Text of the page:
To J.D. Power and Associates, new survey is personal

Aug. 7, 2007

Vehicle owners who report experiencing a personal connection with their dealer service advisor are far more likely to return to the dealership for future service, according to the J.D. Power and Associates 2007 Service Usage and Retention Study (SURS). They also will spend more money during service visits and repurchase a vehicle of the same make.

The study, now in its 11th year, measures customer satisfaction of vehicle owners who visit a dealer service department for maintenance or repair work during the fourth or fifth years of ownership, which typically represents the period after the manufacturer's vehicle warranty expires.

Overall customer satisfaction is based on the following six factors, in order of importance:

1. service initiation,

2. service advisor,

3. service quality,

4. user-friendly service,

5. service delivery, and

6. in-service experience.

Among vehicle owners who report a sense of connection to the dealer service advisor, 70% say they would "definitely return"” to the dealership for work not covered by warranty.

These customers also report considerably higher satisfaction with their overall service experience, providing an average score of 936 on a 1,000-point scale. That compares with an average of 728 among customers who say they don't have such a relationship.

In addition, among customers who feel a personal connection to the dealership, approximately 46% say they "definitely will" repurchase a vehicle of the same make, compared with only 15% among customers who don't report such a connection. Connected customers also spend a much larger proportion of their annual service expenditures at a dealer facility than those customers who do not feel connected to their dealership.

"When dealer service staff take extra time and energy to connect with customers on a personal level—for example, by calling customers by name, treating them in a friendly and courteous manner, and being honest and upfront about the work that's required on a vehicle -- it inspires increased feelings of trust and loyalty in the dealership," says Tom Gauer, senior director of automotive retail research at J.D. Power and Associates. "This can translate into repeat business for the dealership -- not only for vehicle maintenance and repair, but also for future vehicle purchases."

The study finds that dealerships' failure to meet customer expectations has a considerable negative impact on customer loyalty.

Among customers who say their service visit fell below their expectations, only 4% intend to return to the dealership for future service. However, this figure increases to 73% among customers who say that their expectations were exceeded during a service visit.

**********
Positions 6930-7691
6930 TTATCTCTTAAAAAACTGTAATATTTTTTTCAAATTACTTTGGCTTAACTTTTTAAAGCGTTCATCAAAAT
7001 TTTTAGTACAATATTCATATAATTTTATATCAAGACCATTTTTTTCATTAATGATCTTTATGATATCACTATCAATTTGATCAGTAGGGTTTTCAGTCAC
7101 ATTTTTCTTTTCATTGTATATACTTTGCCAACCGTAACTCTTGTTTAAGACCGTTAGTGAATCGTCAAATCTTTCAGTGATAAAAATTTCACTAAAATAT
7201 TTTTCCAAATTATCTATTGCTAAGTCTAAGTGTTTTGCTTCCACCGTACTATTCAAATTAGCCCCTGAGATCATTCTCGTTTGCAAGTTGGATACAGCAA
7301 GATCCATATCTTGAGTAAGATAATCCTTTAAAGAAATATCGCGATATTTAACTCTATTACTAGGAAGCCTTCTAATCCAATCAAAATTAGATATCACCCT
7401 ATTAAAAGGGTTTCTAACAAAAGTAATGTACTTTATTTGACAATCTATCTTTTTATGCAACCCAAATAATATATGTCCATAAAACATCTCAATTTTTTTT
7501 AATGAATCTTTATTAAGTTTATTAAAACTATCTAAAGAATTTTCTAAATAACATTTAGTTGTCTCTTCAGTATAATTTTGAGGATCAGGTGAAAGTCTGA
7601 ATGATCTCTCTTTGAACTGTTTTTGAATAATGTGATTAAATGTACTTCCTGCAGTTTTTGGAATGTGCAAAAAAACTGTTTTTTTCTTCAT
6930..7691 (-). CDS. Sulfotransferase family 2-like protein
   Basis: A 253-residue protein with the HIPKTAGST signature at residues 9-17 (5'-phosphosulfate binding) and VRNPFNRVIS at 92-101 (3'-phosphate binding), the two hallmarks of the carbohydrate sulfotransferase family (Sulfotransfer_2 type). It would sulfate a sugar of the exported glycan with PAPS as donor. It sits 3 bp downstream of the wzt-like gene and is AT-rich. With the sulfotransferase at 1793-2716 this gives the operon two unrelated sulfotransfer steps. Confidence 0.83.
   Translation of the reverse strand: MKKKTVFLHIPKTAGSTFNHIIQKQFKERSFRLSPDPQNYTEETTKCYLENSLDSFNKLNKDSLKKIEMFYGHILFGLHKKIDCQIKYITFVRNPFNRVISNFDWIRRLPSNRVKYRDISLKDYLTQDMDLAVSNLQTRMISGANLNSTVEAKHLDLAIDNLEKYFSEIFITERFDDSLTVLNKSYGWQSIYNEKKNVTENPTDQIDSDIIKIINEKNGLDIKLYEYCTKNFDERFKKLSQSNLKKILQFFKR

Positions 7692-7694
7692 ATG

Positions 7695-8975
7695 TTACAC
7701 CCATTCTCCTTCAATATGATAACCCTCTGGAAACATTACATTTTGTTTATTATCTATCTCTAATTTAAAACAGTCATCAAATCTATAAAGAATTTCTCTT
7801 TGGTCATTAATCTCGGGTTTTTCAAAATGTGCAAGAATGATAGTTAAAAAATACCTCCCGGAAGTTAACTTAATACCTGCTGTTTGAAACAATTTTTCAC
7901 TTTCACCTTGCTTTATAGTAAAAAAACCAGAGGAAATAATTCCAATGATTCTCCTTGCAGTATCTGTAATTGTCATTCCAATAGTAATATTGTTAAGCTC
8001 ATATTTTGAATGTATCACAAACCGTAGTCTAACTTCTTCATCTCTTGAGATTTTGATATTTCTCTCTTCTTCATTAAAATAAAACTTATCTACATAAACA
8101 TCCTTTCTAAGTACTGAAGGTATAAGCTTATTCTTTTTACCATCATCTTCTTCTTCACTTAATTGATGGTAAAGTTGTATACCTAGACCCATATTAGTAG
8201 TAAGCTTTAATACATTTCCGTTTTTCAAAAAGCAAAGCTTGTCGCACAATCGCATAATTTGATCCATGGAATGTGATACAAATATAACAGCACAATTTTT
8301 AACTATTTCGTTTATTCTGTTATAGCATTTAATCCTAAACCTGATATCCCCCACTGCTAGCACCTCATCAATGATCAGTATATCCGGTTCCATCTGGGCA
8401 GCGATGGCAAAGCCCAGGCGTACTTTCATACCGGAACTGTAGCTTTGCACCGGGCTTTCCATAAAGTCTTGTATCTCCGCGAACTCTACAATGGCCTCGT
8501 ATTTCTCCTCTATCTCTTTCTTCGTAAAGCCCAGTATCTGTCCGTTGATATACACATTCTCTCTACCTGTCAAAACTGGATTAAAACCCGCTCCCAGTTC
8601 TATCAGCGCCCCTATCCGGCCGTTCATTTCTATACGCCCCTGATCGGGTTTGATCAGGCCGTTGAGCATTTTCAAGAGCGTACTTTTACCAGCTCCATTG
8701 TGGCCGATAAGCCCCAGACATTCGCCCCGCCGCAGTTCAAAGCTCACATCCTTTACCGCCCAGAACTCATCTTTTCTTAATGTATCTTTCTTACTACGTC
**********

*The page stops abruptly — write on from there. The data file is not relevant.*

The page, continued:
"It is imperative that dealerships strive to exceed customer expectations during every service visit, as one unsatisfactory service experience could open the door for previously loyal customers to permanently defect to a non-dealer service facility," says Gauer.

"Once customers have a good experience at a non-dealer service facility, they are less likely to return to a dealership. This demonstrates the need for dealerships to focus on keeping customers from going elsewhere in the first place."

The study also finds that overall service satisfaction with dealers has improved by 11 points since 2006, while satisfaction with non-dealer service facilities has decreased by six points. While non-dealer facilities have typically posted higher satisfaction scores than dealerships in previous studies, the gap narrows to only 4 index points in 2007 -- down from 18 points in 2005.

Satisfaction scores average 867 for non-dealer facilities and 863 for dealerships. In addition, customers using dealerships are more likely to have maintenance service visits that exceed their expectations, while non-dealer facilities are more likely to exceed customers’ expectations for repair service.

"While dealerships have improved across all six factors that contribute to satisfaction, there is opportunity for further improvement in meeting customer expectations for repair service, particularly in areas such as greeting customers promptly on arrival, providing accurate estimates of charges, explaining the work performed, and decreasing the length of time customers have to wait to pick up their repaired vehicle,” says Gauer.

"Non-dealer facilities also have opportunities for improvement, including ensuring that vehicles are clean when they are returned and following up with customers after service to find out if the work performed was satisfactory.”

Acura, Cadillac, Lexus, Lincoln and Mercury dealerships perform particularly well among dealer service customers, according to the survey. Goodyear Tire and Rubber Co. and Valvoline Instant Oil Change perform well among non-dealer service facilities.

The 2007 SURS is based on responses from 11,674 owners of 2002 and 2003 model-year vehicles. The study was fielded from March to April 2007.